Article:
MAINTAINING HER STANDARDS

Jazz Singer Patricia Barber pushes the envelope
Datebook, San Francisco, CA

February 25, 2001
By Dan Ouellette
NEW YORK

Patricia Barber
Nightclub
Blue Note/Premonition

Jazz thrives on happenstance. Forgetting the chord change of a song can usher in a new melody; playing a wrong note can lead to a fresh harmony.

In the case of singer-pianist Patricia Barber, a recording studio fluke 10 years ago positioned her as a forerunner in exploring a jazz-vocal alternative to the standards tradition. Killing time between tracks, her band mate Marc Johnson spun off the bass line to the Temptations' pop hit "My Girl" (written by Smokey Robin- son), and Barber joined in on piano. After a lyrics sheet was quickly procured, the tune was taped and featured on her Antilles debut, " A Distortion of Love."

"At the time, no one else was recording contemporary pop tunes in a jazz vein," says Barber, one of six vocalists appearing at this weekend's SFJAZZ spring series program, "The Voice" (she co-headlines Friday at Herbst Theatre with Andy Bey). Her album predated by a year Cassandra Wilson's similarly groundbreaking "Blue Light Til Dawn" disc.

"I do feel like a postmodern pioneer," said Barber, who is based in Chicago. "Soon after, all music began to be viewed as viable material for jazz vocalists and instrumentalists. The old repertoire distinctions between popular music and jazz were falling away."

In New York for two sold-out shows at Joe's Pub, Barber sits at a table in the back room of the packed Carnegie Deli at lunchtime and reflects on the jazz-vocal changes of the past decade. A key hurdle was convincing listeners that there was life after the deaths of such iconic singers as Sarah Vaughan, Carmen McRea and Ella Fitzgerald.

"Many jazz fans lost the ability to imagine the future. Anything innovative in jazz vocals has taken place in spite of people lamenting the loss of Sarah, Carmen and Ella," she says.

"People try to appropriate, copyright and own the music, but it refuses to be contained. In spite of the people who don't want to see music change, it finds its way like water coursing through rocks. That's what it's going to take for jazz to survive."

A classically trained pianist, Barber moved to Chicago from Iowa in 1979 and began to pay her dues in area clubs. While her early endeavors were "trashed" and she was so broke she often made do on a diet of hot dogs, she got a break in 1984 at the Gold Star Sardine Bar, where she settled in with her trio.

"It was a great gig," she says. "It started with two people in the bar. A year later there were lines of people around the block waiting to get in."

For eight years she played for six hours a night, six days a week. The club owner insisted that she play and sing only standards. "It was a great learning experience. Night after night I kept adding in new material and learning how to deal with an audience."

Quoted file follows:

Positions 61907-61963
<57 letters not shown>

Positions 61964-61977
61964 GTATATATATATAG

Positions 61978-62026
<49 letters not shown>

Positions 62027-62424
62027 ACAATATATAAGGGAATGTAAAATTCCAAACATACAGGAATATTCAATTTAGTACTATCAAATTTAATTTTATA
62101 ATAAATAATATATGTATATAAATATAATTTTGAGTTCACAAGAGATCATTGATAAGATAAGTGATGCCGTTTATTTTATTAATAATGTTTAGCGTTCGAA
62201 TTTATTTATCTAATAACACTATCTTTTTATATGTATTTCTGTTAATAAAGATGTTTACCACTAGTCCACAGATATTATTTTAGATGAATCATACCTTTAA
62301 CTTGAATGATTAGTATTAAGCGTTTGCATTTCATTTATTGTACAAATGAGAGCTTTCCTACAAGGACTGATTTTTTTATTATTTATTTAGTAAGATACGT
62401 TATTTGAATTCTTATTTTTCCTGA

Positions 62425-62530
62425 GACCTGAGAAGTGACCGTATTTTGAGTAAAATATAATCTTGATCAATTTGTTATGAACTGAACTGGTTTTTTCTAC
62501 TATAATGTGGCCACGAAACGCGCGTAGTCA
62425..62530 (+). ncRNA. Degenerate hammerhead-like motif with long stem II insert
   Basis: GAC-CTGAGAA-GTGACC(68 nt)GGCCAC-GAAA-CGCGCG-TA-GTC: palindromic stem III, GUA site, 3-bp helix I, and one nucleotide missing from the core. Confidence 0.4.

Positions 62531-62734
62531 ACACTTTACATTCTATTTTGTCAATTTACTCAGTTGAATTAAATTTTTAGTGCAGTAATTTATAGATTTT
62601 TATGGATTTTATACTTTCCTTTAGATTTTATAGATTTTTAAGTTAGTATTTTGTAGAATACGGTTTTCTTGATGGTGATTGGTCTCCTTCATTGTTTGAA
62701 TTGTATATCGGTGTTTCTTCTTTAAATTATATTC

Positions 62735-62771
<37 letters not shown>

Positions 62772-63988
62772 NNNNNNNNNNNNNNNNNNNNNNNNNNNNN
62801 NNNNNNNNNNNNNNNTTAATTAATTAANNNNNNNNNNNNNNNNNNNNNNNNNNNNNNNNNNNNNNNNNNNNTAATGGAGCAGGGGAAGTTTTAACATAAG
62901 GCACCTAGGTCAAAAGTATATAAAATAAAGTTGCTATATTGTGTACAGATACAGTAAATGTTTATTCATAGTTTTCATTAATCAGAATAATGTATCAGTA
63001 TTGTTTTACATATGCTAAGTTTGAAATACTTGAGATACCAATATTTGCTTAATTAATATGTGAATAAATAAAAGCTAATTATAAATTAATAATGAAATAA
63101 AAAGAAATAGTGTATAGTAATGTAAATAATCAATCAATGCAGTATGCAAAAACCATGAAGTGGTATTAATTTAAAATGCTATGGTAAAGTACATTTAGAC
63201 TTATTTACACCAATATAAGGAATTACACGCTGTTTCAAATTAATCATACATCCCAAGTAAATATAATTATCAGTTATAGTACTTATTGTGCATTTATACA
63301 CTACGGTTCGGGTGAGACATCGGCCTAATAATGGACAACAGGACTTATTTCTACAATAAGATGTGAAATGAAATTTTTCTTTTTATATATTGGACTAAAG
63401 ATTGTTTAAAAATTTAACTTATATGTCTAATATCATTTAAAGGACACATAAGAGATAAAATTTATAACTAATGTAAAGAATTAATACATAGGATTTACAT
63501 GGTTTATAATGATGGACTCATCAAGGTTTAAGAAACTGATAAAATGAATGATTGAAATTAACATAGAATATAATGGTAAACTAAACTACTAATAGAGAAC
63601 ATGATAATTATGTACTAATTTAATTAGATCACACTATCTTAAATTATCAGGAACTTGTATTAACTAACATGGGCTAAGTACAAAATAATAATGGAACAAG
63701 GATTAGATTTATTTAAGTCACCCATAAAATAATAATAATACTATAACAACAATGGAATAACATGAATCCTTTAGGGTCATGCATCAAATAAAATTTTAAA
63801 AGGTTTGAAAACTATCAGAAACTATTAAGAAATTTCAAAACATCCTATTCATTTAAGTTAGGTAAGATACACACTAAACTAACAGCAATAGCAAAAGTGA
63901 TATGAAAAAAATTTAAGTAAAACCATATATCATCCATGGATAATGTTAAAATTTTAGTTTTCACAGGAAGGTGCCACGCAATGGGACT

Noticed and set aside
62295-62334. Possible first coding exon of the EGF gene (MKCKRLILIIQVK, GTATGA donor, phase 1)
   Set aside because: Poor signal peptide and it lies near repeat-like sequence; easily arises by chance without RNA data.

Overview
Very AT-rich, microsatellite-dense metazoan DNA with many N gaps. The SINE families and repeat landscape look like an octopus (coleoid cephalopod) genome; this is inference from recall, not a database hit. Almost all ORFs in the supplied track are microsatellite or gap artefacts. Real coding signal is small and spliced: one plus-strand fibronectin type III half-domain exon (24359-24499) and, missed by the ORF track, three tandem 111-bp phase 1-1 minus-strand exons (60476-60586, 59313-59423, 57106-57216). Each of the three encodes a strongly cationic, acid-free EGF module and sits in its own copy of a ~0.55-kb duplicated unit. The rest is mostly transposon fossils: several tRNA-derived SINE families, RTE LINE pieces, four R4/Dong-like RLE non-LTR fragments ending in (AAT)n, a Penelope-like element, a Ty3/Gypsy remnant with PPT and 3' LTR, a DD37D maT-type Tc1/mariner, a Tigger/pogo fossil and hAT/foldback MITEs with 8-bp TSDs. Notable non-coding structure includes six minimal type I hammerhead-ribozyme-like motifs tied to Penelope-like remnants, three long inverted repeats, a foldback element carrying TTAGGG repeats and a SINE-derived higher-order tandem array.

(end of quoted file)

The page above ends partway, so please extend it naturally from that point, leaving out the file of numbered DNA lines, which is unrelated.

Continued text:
Eager to expand her scope, Barber moved her show to the Green Mill Jazz Club (formerly Al Capone's North Side headquarters) and explored originals and covers. She kept her criterion high: "Jazz audiences demand sophistication. You can't take a stupid pop song and leave it stupid. You have to smarten up the changes or play a smart solo."

Committed to maintaining her creative freedom, Barber signed with Chicago indie label Premonition and -beginning with her 1994 gem "Cafe Blue" and continuing with 1998's "Modern Cool" - began to garner rave reviews. The keys to her success were her quirky and gorgeous originals (including the lyrical beauty "Let It Rain" and the witty character sketch "Touch of Trash"} and her intriguing covers {from an 11th century Gregorian chant to such pop hits as Bobbie Gentry's "Ode to Billie Joe," Paul Anka's "She's a Lady" and the Doors' "Light My Fire").

Last year Barber threw a curveball to her new fans. She released "Nightclub," a joint project with Premonition and major jazz label Blue Note. The 12-song set of "old" standards provided a revealing snap- shot of her intuitive brilliance as a pianist and singer. "Oh, yeah, people were confused," she says dryly. "There I was on a roll by playing my own songs and pop covers with a trashy kind of sound, and I proceeded to do something completely different. I guess it's just because I like to be contrary." She smiles slyly and adds, "I've always had a bad attitude."

Oddly, "Nightclub" is on its way to being Barber's best-selling recording, which has raised other issues, including critical backlash. "I should have expected it. Critics who were supportive became suspicious. They thought I was selling out artistically." She laughs. "They thought I calculated this. Well, if they think I concocted this equation, wait till the next one."

Also, because "Nightclub" has such long legs, Barber is performing more frequently on the road. That's a big plus for her fans. Her sets are emotionally haunting, more dramatic than they are entertaining, and it can be an uncomfortable ordeal for her. "I have a bit of stage fright, which might explain the intensity." Barber says.

Is that why she often plays with her face close to the keys? "Yeah, and it's also why I part my hair this way." She dips her head so that her rnidlength brown hair drops like a curtain in front of the right side of her face. "My hairdresser wanted me to change my part, but I won't let him."

Detractors have interpreted Barber's on- stage demeanor as an act of pretentiousness. Her response?

"Yeah, OK, so I'm pretentious," she says , with a slight bristle in her voice. "That's not what I'm feeling onstage. I'm actually afraid, you know. But pretentious, well, sure, partly because of my carriage, my smart and smart-alecky songs and because I'm 6 feet tan. No one in my whole life has ever let me get away with being just shy. You have to be pretentious and arrogant. You can't be 6 foot and shy. If people can't put the two together, so be it."